The WHO said Friday that Japan was doing its best to minimize the risk of Covid-19 spreading during the Tokyo Olympics but stressed there was no such thing as zero risk.
The World Health Organization's warning came as Japan extended a virus state of emergency in Tokyo and expanded the measure to four more regions as it battles a record surge in infections a week into the pandemic-postponed Games.
"There is no zero risk. There could be less or more risk. And then, for things to happen with low risk, you try your best," WHO chief Tedros Adhanom Ghebreyesus told a virtual press conference from the UN health agency's Geneva headquarters.
Japan and the International Olympic Committee (IOC) "did their best to minimise risk, because nobody should expect zero risk", he said.
"I know that they have done their best, and we have supported them all along."
Across Japan, new virus cases topped 10,000 for the first time on Thursday, and a string of government officials and health experts have warned that the more contagious Delta variant is fuelling a dangerous surge.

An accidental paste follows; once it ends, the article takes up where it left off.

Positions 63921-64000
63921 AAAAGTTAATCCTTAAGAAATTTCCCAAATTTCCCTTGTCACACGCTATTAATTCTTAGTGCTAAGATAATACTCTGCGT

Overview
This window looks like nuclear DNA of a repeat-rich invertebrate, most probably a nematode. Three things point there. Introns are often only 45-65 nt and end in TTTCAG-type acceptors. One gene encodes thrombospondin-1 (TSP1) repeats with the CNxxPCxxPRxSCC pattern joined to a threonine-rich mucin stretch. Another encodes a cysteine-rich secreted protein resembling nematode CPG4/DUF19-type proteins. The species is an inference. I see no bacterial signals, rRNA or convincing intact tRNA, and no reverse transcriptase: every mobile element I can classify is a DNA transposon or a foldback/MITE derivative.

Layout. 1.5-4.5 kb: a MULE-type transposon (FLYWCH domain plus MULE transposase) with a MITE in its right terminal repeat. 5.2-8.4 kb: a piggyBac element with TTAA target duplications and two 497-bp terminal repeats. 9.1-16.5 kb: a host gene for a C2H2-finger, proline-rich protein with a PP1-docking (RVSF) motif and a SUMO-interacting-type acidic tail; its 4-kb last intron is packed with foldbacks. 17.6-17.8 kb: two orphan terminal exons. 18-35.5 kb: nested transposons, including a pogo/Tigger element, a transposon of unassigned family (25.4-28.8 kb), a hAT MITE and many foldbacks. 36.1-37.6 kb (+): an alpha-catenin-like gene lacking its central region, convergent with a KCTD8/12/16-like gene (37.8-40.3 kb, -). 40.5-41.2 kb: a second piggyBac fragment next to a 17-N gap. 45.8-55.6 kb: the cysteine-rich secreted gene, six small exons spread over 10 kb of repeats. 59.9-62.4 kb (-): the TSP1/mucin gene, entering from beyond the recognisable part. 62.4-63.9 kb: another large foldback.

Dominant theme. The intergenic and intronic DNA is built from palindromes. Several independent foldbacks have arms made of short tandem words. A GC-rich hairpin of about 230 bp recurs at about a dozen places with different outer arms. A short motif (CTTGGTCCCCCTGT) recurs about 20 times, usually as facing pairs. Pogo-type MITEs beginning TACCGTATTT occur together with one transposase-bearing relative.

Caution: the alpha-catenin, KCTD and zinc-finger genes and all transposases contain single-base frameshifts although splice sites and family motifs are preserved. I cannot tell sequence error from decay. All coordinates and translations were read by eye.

Tedros went to the Olympics opening ceremony and also addressed the IOC in Tokyo.
On Friday he called on the world to draw on the Olympic spirit of unity to bring the pandemic to an end, and said his IOC speech was aimed at using the Games as the biggest platform to spread the message.
Morally 'wrong path'
"Do you really accept 1.5% vaccination in Africa while in some countries it's already 70%?" he said.
"Don't we need a platform like the Olympics to go and tell the truth that the world is actually morally, epidemiologically and economically doing the wrong things?
"We are taking the wrong path and we need to use the spirit of the Olympics to correct it."
He said the image of an Olympic torchbearer wearing a mask would remind the world of the pandemic for generations to come.
"It shows that we are doing this in very difficult conditions when we are taken hostage by a dangerous virus. But at the same time, it shows me the determination to fight back."
WHO emergencies director Michael Ryan said the Games organisers and the IOC had comprehensive risk management measures in place, with strong surveillance, regular testing of athletes and delegates, and the use of quarantine and isolation.
"The true drivers of this pandemic are not within the Olympic Games; they're really related to the deep inequities we have in the distribution and availability of vaccines," Ryan said.
He said the Olympics were founded on fair play and Tedros's trip to Tokyo was to urge the world to do likewise with regard to the distribution of vaccines to combat Covid-19, which is hitting some countries "very unjustly and very unfairly".